CEO Spotlight: Georgios Filiopoulos, CEO, Enterprise Greece

Greece is an attractive investment destination. The CEO of Enterprise Greece, Georgios Filiopoulos, in an interview with CEOWORLD magazine, elaborates on how the company – under the supervision of the Ministry of Foreign Affairs – contributes to the influx of foreign investors and the displacement of Greek companies towards activities export-oriented to foreign markets.

Greece welcomed an impressive 72.3% increase in foreign direct investment in 2021. At the same time, new investment projects worth a total of nearly €8 billion are being reviewed for inclusion in the program Greek Strategic Investments. Also, the Hellenic International Business Angels Summit (Hellenic International Business Angel Summit), which will be held in Athens on June 23-24, will further develop the Greek startup ecosystem and present networking opportunities with angel investors.

What challenges did you face due to Covid-19 and lockdowns in providing your services to interested exporters and investors for Greece and how did you overcome them?

Georgios Filiopoulos: It was definitely a challenge, especially since so much of our pre-COVID support and outreach work was centered around in-person events like trade shows and roadshows. The immediate step was to have everyone working from home, with very little time to prepare. I have to say that I was impressed with how the whole team adapted and quickly developed new strategies to engage with our stakeholders.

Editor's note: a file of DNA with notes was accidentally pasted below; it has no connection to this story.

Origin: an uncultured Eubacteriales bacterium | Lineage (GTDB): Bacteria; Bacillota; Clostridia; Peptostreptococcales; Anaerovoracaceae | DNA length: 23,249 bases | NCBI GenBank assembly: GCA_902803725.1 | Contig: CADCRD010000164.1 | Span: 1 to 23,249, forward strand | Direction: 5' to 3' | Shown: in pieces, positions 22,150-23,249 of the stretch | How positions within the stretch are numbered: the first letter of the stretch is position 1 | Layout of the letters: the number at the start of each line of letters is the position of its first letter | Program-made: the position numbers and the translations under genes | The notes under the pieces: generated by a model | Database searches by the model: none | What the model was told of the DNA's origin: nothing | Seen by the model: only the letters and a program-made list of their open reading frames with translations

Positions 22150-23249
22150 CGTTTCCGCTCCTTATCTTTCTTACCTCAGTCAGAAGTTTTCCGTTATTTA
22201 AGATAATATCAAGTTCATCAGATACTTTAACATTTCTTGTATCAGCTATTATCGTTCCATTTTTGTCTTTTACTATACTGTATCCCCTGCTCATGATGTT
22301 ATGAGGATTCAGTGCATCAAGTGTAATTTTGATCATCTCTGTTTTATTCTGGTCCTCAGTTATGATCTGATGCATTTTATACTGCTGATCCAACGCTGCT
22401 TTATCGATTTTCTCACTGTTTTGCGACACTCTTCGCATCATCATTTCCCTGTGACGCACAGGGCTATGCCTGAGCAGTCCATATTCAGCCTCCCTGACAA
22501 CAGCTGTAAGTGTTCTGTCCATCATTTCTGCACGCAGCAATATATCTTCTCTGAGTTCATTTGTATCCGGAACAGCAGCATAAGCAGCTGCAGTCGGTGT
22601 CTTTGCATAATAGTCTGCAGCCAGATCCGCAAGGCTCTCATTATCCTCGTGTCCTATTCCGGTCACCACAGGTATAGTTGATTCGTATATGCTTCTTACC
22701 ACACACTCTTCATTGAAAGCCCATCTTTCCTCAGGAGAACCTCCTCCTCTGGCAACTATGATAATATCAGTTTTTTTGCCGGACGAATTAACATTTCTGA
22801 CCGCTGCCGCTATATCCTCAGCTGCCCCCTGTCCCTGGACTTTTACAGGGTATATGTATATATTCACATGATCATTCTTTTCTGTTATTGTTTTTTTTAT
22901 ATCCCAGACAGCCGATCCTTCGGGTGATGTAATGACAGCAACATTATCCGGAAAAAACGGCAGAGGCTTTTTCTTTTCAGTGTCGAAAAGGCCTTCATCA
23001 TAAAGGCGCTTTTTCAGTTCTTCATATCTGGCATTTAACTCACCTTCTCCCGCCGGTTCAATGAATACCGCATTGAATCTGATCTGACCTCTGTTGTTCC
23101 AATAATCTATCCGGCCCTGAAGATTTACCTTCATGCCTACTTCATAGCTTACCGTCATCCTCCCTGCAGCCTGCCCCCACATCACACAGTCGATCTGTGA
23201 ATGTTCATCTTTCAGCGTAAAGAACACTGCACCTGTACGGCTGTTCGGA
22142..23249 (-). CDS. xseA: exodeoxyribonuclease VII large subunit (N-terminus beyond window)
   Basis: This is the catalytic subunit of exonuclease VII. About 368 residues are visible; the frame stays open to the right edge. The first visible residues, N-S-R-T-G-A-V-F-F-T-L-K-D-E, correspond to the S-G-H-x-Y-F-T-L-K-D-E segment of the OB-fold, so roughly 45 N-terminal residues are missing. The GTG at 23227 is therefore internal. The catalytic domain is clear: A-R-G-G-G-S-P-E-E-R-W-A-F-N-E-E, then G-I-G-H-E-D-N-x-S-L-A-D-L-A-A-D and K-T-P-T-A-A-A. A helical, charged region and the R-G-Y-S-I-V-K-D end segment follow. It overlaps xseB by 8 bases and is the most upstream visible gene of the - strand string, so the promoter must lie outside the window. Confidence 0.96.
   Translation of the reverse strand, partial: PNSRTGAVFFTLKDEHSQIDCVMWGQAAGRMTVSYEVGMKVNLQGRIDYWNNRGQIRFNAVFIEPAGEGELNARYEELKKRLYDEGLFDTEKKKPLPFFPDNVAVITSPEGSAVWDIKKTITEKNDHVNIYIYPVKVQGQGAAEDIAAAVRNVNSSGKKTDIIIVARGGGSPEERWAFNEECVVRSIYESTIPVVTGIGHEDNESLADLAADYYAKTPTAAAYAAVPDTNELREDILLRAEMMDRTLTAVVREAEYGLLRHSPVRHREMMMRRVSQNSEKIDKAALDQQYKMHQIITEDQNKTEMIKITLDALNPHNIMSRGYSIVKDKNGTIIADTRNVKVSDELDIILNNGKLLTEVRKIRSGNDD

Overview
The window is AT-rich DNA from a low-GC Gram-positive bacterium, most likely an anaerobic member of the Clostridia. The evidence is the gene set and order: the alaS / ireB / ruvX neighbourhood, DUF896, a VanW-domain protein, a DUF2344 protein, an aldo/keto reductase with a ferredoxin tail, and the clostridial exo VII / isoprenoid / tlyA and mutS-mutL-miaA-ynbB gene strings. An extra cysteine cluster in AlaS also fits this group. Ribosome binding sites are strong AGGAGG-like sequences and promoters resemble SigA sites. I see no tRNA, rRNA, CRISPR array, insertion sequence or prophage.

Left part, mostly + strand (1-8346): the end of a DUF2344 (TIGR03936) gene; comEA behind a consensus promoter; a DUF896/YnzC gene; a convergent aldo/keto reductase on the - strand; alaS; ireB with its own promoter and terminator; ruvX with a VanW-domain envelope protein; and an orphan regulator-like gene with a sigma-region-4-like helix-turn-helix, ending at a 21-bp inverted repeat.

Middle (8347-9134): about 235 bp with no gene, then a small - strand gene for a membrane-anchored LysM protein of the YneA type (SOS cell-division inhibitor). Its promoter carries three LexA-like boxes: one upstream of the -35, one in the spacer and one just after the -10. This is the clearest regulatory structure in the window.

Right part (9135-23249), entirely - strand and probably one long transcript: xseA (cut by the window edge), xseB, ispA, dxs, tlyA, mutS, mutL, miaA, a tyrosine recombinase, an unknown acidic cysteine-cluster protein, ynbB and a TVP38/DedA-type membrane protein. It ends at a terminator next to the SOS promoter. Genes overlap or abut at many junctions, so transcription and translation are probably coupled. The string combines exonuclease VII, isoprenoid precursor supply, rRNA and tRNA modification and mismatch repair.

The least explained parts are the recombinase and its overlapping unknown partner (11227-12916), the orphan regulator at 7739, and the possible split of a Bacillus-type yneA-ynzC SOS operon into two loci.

We have developed a number of digital tools to continue our work, and these will remain in our toolkit going forward, even as we are able to resume in-person events. We found webinars to connect exporters to specific markets, digital B2B meetings, as well as digital investor outreach particularly effective.

We have also been helped by digital initiatives at the state level. The silver lining of a crisis is often that it forces us to be nimble and innovative. A good example of the debt crisis is the maturing startup ecosystem that has sprung up in Greece. In turn, the COVID crisis has worked as a catalyst for Greece’s rapid implementation of e-government services. The deployment of these services in a few months has greatly facilitated our efforts in various ways and will have a positive impact, both for companies and for citizens, for many years to come.

Which Greek export products have great potential for the coming years?

Georgios Filiopoulos: A wide range of Greek export sectors have great potential at the moment, among them beauty products, construction materials, maritime equipment, but I would say that three sectors are in the lead: food products, pharmaceuticals and technology.